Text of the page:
Ramses Ramirez, whose work on what he calls the Complex Life Habitable Zone was the subject of a recent Alex Tolley essay (see Are Classic Habitable Zones Too Wide for Complex Life?), joins us today with a look back at Rare Earth on the occasion of the book’s 20th anniversary. Written by Peter Ward and Donald Brownlee, Rare Earth examined a wide range of factors that argued against the ubiquity of complex life in the cosmos. I remember well when it came out, as I was in the midst of writing my Centauri Dreams book for Copernicus, Ward and Brownlee’s publisher, and my editor (the brilliant Paul Farrell) and I had to wrestle with the question of whether Rare Earth rendered the search for intelligent life elsewhere irrelevant. Fortunately, we plunged ahead anyway. As Dr. Ramirez shows this morning, many of the factors put forward by Ward and Brownlee can be re-examined with new data as work on exoplanets continues. Ramses is a research scientist at the Earth-Life Science Institute (ELSI) in Tokyo specializing in habitability issues, and a member of the Martian Moons eXploration (MMX) science team. His research at ELSI is augmented by collaborations with both JAXA, the Japanese space agency, and the National Astronomical Observatory of Japan.
by Ramses M. Ramirez
One of the most profound questions that mankind has ever asked is: Are we alone in the universe? This age-old question has motivated many philosophers and scientists alike to question how common life, particularly intelligent life, is in the universe.
In 2000, Peter Ward and Donald Brownlee (University of Washington) wrote the influential book, Rare Earth: Why Complex Life Is Uncommon in the Universe, to address this very question based on our (then) understanding of various scientific fields, including astronomy, geology, atmospheric science, planetary science, and biology. Summarizing this evidence, these authors had concluded that simple unicellular lifeforms may be common throughout the universe, although complex life, including multicellular plants and animals, may be very rare.
Although this sounds like bad news for many science fiction aficionados, this is acceptable for the field of astrobiology, which is dedicated to searching for alien lifeforms of any sort, including simpler microbial life. Hence, the conclusions inferred by Ward and Brownlee most directly impact SETI, or the Search for Extraterrestrial Life, a scientific endeavor dedicated to the search for intelligent life on other planets.
Shortly after the publication of Rare Earth, my Ph.D. advisor and colleague, Evan Pugh Professor James F. Kasting (Penn State University), had written a comprehensive and overall positive review of Rare Earth (title: Peter Ward and Donald Brownlee’s “Rare Earth”). Interestingly his assessment of the same scientific evidence led to a different conclusion, however: That Ward and Brownlee may have been overly pessimistic regarding the prospects of extraterrestrial complex life. Professor Kasting instead argued that many of the points raised in Rare Earth could be used to support the premise that complex life may be common.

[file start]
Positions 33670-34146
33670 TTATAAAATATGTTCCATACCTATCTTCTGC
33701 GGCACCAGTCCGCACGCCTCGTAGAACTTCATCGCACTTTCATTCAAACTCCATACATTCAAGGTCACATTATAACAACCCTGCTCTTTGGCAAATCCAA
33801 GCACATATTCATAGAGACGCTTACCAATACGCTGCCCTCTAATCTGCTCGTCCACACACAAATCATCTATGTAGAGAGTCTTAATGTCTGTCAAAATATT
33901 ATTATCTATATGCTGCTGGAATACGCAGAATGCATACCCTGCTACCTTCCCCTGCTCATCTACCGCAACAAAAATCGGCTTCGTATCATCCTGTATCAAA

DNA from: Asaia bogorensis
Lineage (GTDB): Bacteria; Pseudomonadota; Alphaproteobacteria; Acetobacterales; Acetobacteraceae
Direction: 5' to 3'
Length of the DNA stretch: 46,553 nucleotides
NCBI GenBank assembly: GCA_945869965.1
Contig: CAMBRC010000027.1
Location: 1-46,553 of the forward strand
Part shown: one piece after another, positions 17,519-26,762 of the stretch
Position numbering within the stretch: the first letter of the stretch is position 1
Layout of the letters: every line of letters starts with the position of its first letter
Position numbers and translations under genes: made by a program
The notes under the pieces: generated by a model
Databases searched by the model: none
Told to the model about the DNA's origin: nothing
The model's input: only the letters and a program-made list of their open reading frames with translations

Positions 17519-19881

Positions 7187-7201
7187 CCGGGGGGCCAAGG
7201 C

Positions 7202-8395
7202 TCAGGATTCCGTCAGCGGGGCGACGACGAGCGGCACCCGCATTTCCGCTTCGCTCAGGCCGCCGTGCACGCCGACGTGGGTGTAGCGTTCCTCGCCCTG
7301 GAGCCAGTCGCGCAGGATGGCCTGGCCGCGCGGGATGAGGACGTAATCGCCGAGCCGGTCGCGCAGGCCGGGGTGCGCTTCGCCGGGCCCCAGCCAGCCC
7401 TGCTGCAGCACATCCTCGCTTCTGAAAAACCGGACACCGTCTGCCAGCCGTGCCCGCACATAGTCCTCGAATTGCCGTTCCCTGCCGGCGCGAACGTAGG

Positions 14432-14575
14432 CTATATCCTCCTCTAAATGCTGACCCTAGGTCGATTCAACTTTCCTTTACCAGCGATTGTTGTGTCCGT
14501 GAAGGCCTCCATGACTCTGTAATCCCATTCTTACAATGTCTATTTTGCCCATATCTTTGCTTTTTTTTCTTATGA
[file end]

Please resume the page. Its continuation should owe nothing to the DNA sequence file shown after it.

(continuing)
However, the exponential increase in data and observations over the past 20 years warrants a re-examination of the scientific arguments made in this book. These are truly exciting times and I am honored that Centauri Dreams has invited me to review Rare Earth on its 20th year anniversary. In here, I revisit these and other arguments using the most updated science.
I decided to write my critique using a similar outline that Professor Kasting implemented in his original review, which I hope proves useful both for comparing the arguments and for highlighting how the field has evolved over time. I have also added a couple of additional scientific questions that have become important since the publication of Rare Earth.
Jupiter’s Importance as a Shield Against Large Impacts
Previous work had shown that Jupiter helps deflect comets and asteroids away from the inner solar system . This is because Jupiter’s large mass (approximately 300x Earth’s) reduces the frequency of such impacts by approximately a factor of 1,000 to 10,000. From this, the authors of Rare Earth reasoned that the existence of a Jovian in the outer solar system may be a key ingredient for the emergence of life (and, eventually, complex life) on potentially habitable planets. However, during the time in which Rare Earth was published, there were very few of these gas giants discovered orbiting other stars. The few that were found were “hot Jupiters”, which are located in the inner stellar system and could potentially destabilize the orbits of neighboring terrestrial planets.
It is then reasonable to wonder how advances over the past 20 years have updated our understanding of exoplanetary distributions. By most measures, this has been a great success story. Approximately 4,000 exoplanets have been confirmed to date. Out of the nearly 1,300 discovered Jovian planets, over 800 are hot Jupiters (Figure 1). Although a seemingly impressive number, ~ ½ of 1% of M-dwarf stars host a hot Jupiter at all, whereas this number is closer to 1% for F – K stars , which is consistent with the lower inferred disk masses for M-dwarf systems . Indeed, studies calculate that impact frequencies and velocities should be higher for M-dwarf systems [4,5], which suggests that such environments may not be ideal for supporting complex life. Recent work finds that the relatively lower Jovian frequency around M-dwarfs may facilitate water delivery to terrestrial planets . Such models predict worlds with water masses many times that of Earth. However, the interior pressures of these water worlds would also be too high to support volcanism and plate tectonics, likely inhibiting the emergence of complex life [7,8]. If such models are correct, they suggest that complex life may be rare on M-dwarf planets, even if simpler life cannot be ruled out .